Learning February 21, 2020

3 pre-menopause symptoms that will put you on an emotional roller coaster

Before we get into those 3 pre-menopause symptoms, let's level-set around the word menopause. Menopause is two things, really. First, it's a point in time that marks 12 months consecutively without a period. Second, it is also the multi-year journey that women go through transitioning from their reproductive years to their post-reproductive years. A physiological and life change comparable to puberty. And, the word is used in both ways. It’s critical to pay attention how it’s used and its context.

Now, let’s talk about pre-menopause. What is pre-menopause? It's really just any time before women stop having periods. Technically, their entire life before that would be pre-menopause, right? However, it’s mostly used for a reasonable time period (5-10 years) before periods are expected to end. And with the average age of menopause of 51, that means a woman’s 40 is basically pre-menopause.

But there’s a twist here. The twist is perimenopause. Women often think that pre-menopause is perimenopause. But it is not necessarily. This is because we have been under-educated when it comes to menopause and perimenopause, i.e., so many women don’t even know what perimenopause is (I didn’t!).

So, what is perimenopause? Perimenopause is the phase before periods stop, where things start to go haywire. Hormonal levels and hormonal cycles start to change. They get a little (or a lot) volatile, they get a little (or very, very) unpredictable, and this is where we can appropriately apply the phrase that “all women will experience this differently”. When symptoms arise, you’re basically in perimenopause (Pro tip: there is no actual test to determine the status of perimenopause. You gotta rely on your own experience with changes and symptoms to identify it) (Pro tip #2: technically you are still pre-menopause but now also in perimenopause.) Still with me?

Now that that is clear. Let’s talk symptoms. Especially the emotional ones. When it comes to emotions, we all know that the menstrual cycle and PMS can have emotional fluctuations (#understatement). They can be severe or can be mild, but they happen. It’s related to normal, cyclical hormone fluctuations. The same thing happens in perimenopause but because fluctuations (i.e., volatility) of estrogen and progesterone are increased and less predictable, emotional swings related to hormonal swings are amplified!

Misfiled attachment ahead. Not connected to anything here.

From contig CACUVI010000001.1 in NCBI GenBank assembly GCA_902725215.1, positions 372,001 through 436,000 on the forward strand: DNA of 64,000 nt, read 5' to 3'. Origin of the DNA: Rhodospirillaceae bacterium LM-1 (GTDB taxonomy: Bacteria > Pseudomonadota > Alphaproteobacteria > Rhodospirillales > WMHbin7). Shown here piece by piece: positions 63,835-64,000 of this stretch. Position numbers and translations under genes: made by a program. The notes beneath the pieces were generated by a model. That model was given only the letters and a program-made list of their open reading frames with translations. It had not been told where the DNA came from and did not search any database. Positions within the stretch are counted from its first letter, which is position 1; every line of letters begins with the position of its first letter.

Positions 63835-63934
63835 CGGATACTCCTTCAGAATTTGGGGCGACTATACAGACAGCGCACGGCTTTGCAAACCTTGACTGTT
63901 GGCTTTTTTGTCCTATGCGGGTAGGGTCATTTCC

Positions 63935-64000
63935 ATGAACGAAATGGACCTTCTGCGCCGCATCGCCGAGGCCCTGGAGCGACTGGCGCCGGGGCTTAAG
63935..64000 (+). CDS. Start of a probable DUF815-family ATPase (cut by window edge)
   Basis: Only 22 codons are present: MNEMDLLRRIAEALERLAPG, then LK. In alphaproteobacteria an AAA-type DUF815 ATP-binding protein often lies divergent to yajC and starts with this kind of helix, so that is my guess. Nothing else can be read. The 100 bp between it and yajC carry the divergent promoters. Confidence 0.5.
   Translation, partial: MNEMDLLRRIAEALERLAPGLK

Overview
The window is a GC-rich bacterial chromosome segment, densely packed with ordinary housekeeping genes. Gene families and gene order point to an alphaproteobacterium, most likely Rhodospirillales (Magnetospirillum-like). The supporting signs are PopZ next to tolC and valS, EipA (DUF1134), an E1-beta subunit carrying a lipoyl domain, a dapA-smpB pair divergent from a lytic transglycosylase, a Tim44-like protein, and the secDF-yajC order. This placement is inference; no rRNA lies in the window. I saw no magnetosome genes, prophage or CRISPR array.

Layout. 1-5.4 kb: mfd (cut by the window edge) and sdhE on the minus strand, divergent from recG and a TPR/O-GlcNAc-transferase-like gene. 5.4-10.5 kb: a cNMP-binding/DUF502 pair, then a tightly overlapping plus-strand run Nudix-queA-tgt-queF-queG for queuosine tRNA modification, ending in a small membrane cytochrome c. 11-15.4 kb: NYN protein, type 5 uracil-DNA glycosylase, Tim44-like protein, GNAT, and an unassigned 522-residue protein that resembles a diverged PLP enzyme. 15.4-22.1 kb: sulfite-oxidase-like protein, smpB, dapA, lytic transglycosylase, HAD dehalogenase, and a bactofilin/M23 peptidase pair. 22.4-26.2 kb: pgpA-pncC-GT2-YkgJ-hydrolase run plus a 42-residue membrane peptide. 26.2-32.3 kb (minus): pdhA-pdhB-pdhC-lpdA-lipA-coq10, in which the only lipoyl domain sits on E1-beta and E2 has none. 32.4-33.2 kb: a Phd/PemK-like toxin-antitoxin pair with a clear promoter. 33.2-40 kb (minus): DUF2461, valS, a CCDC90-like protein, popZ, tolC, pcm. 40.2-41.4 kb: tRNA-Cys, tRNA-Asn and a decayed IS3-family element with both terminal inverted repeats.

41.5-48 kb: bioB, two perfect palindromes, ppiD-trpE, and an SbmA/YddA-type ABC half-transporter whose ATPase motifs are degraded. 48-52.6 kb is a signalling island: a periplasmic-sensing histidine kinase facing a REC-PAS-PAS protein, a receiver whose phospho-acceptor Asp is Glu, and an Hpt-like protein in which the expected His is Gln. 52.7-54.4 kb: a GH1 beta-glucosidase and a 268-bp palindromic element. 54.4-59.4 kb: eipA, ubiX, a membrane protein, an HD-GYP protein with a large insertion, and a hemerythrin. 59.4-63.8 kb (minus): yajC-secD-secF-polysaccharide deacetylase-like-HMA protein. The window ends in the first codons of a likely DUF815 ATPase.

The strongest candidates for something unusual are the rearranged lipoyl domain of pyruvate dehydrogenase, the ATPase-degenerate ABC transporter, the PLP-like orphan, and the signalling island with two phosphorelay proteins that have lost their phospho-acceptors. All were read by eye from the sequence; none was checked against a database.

Three perimenopause (pre-menopause!) symptoms that involve emotions are anxiety, depression, and anger. Let's break them down.

Symptom #1 Anxiety.

Women report very high (like SUPER high) bouts of anxiety during perimenopause. They can kind of come out of nowhere and can be very extreme and troubling. And, tbh, women don't know what to do about it. Why does this happen? Anxiety feelings are tied to drops in estrogen. Remember that estrogen levels are volatile and unpredictable now. Up and down. This is the emotional roller coaster part. Estrogen levels go really high, and then go really low so the drops are big. There are more “downs” and more dramatic “downs” now. Hence, anxiety worse than ever before. #hangontight

Symptom #2 Depression.

Let's talk about depression. So, there are times where depression is understandable. And there are times when it's tied to (or exacerbated by) hormonal changes. Depressive feelings are related to low levels of estrogen. And as described earlier, in perimenopause, the estrogen levels are going up and down. With lots of “downs”. Those lower points are when women can feel depressive symptoms. #whatgoesdownmustcomeup

Symptom #3: Anger.

We all have heard about the rage that women have in menopause. Anger, short fuse, and quick temper is very common through this transition. Women use the word “rage” to describe. Need I say more?

Why? Because estrogen is very highly involved in the regulation of mood, in the different parts of the brain, in the amygdala, in particular, which helps control emotional responses. And so, when estrogen levels are fluctuating and they're low, it impacts the brain's ability to regulate emotions. Hence the thin skin, hence the short fuse, hence the anger and rage. Understanding the hormonal fluctuations is important. Managing them is going to be more valuable (if not crucial) to your daily life (for yourself and those around you!). #justifiablerage

What to do about it?

Basically, it comes down to this: to HRT (hormone replacement therapy) or not to HRT.

HRT is the use of synthetic estrogen sometimes with a synthetic progesterone (sometimes just estrogen alone) to help regulate and keep the estrogen levels and progesterone levels steady as over time. There have been positive aspects: many women report that HRT is very effective and offer quick relief of symptoms. However, there are risks and we are still in the process of understanding what they are and how it pertains to what to take, how much to take, how often and how long. It still remains very controversial, and we're still working on more sophisticated and deeper research to determine how safe and effective this treatment is.

If you're like me and really would prefer to avoid HRT, there are herbal and plant-based remedies, too. There are many centuries-long traditions in cultures around the world to heal with herbs and plants, especially when it comes women’s reproductive and hormonal health.

Specifically for high estrogen levels for perimenopause (pre-menopause) symptoms, there’s a phytochemical called I3C that is in kale and brussels sprouts that help get rid of (metabolize) estrogen. So, to get off that emotional roller coaster, eat your kale! (or try MIGHTY Formula 4|5 here).


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